All of the subjects had undergone a radical mastectomy as a result of breast cancer. The mean time from mastectomy was 8.24 ± 4.8 with the minimum and maximum period of 3 and 24 years respectively. Participation in the research was anonymous and voluntary. Informed consents of the association president and all subjects were obtained. Illness Perception Questionnaire-Revised (IPQ-R), Hospital Anxiety and Depression Scale (HADS) and Brief Pain Inventory (BPI) were used for the assessment of pain causes and pain perception.
Illness Perception Questionnaire–Revised
IPQ-R is based on the theoretical background of a self-regulatory model (SRM) by Leventhal et al., in which patient’s behavior is modified by a cognitive representation of an illness15,16. Leventhal’s model is used to describe the processes by which an individual responds (reacts) to the perception of health risk symptoms. As the model assumes, the symptoms generate a cognitive and emotional representation of a disease or health risk. In the study the IPQ-R version for chronic pain assessment was applied. The questionnaire allows for the assessment of a cognitive representation of pain in 7 dimensions:
1. Timeline (acute/chronic),
3. Personal control,
4. Treatment control,
5. Illness coherence,
6. Timeline cyclical,
7. Emotional representations (negative)17.
The Hospital Anxiety and Depression Scale
Authors of the Hospital Anxiety and Depression Scale (HADS)18 aimed to create a reliable tool for measuring anxiety (statements of tension, nervousness, dread) and depressive symptoms (statements of loss of joy, lowered mood, sadness, loss of interests) in patients population. The scale can also serve as a screening test for early diagnosis of psychological disorders in the group of patients with somatic illnesses19.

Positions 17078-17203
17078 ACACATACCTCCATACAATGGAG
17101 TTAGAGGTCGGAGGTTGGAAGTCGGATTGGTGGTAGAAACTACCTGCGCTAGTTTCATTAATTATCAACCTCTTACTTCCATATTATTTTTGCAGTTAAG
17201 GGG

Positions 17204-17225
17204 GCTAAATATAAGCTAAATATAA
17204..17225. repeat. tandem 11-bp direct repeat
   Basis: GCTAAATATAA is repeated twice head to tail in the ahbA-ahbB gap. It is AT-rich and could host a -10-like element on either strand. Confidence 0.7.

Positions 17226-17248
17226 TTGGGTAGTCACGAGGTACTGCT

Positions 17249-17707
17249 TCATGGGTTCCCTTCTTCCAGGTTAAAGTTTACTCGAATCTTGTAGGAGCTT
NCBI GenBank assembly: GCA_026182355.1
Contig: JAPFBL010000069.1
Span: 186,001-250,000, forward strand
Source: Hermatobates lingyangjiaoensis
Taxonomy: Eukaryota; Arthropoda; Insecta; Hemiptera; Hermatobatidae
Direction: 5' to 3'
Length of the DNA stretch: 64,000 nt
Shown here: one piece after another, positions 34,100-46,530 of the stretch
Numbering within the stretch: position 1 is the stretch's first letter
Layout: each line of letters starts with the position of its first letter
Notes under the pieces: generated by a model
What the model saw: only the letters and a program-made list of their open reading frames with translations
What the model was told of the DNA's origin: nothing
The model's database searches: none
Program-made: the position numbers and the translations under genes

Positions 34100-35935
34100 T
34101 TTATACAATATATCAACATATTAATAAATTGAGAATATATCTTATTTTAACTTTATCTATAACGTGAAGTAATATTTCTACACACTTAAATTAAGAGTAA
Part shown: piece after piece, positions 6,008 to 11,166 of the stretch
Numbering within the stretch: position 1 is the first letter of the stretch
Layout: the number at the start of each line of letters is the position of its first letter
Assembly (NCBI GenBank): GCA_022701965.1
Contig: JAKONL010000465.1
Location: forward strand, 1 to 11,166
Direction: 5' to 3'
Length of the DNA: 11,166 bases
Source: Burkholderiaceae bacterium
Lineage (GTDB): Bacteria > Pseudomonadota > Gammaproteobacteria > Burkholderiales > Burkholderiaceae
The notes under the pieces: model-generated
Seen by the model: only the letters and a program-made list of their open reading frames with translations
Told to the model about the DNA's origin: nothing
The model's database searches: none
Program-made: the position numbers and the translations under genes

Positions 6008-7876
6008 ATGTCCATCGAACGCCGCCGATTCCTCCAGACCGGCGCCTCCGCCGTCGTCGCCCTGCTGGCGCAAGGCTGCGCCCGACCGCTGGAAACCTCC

Brief Pain Inventory
The Brief Pain Inventory tool (BPI) allows for measuring pain severity (sensory dimension) and pain interference (dimension showing the degree to which pain affects patient’s life)20. The Inventory also comprises items to identify: the kind of pain, subjectively perceived causes of pain, and actions to relieve pain. BPI is a tool with proven validity and reliability, applied in many countries21.
To evaluate the results of the study, correlation, regression and cluster analyses were conducted. As an assumption that tested variables were drawn from a normally distributed population was impossible, Spearman’s rank correlation coefficient (Spearman’s rho) was applied to the correlation analysis. All the calculations were performed with Statistica software, version 10 (StatSoft Inc., 1984-2011).
Table 1 shows the mean, minimum, maximum values and standard deviations (SD) for variables of the BPI, HADS and IPQ-R scales. Additionally, the possible value ranges of the variables are presented. As indicators of the IPQ-R are dimensions, the midpoints corresponding to It’s hard to say answer in all positions were also marked.
Moderate pain severity and interference was characteristic of all subjects. The results for BPI revealed mean pain severity at 4.29 ± 1.74 in a ten-point scale. Mean pain interference ranged between 4.39 ± 2.31.
For the HADS, results of < 8, 8-10, and > 10 are considered low, medium or high respectively19. The depressive symptoms were of moderate severity, with the mean value of the variable at 5.72 ± 3.52. The highest obtained score was 14, and 38 subjects (71.7%) had low scores. Anxiety results were relatively high, with the mean value of 9.53 ± 4.10. For this variable, 35 people (66.1%) reached medium or high scores.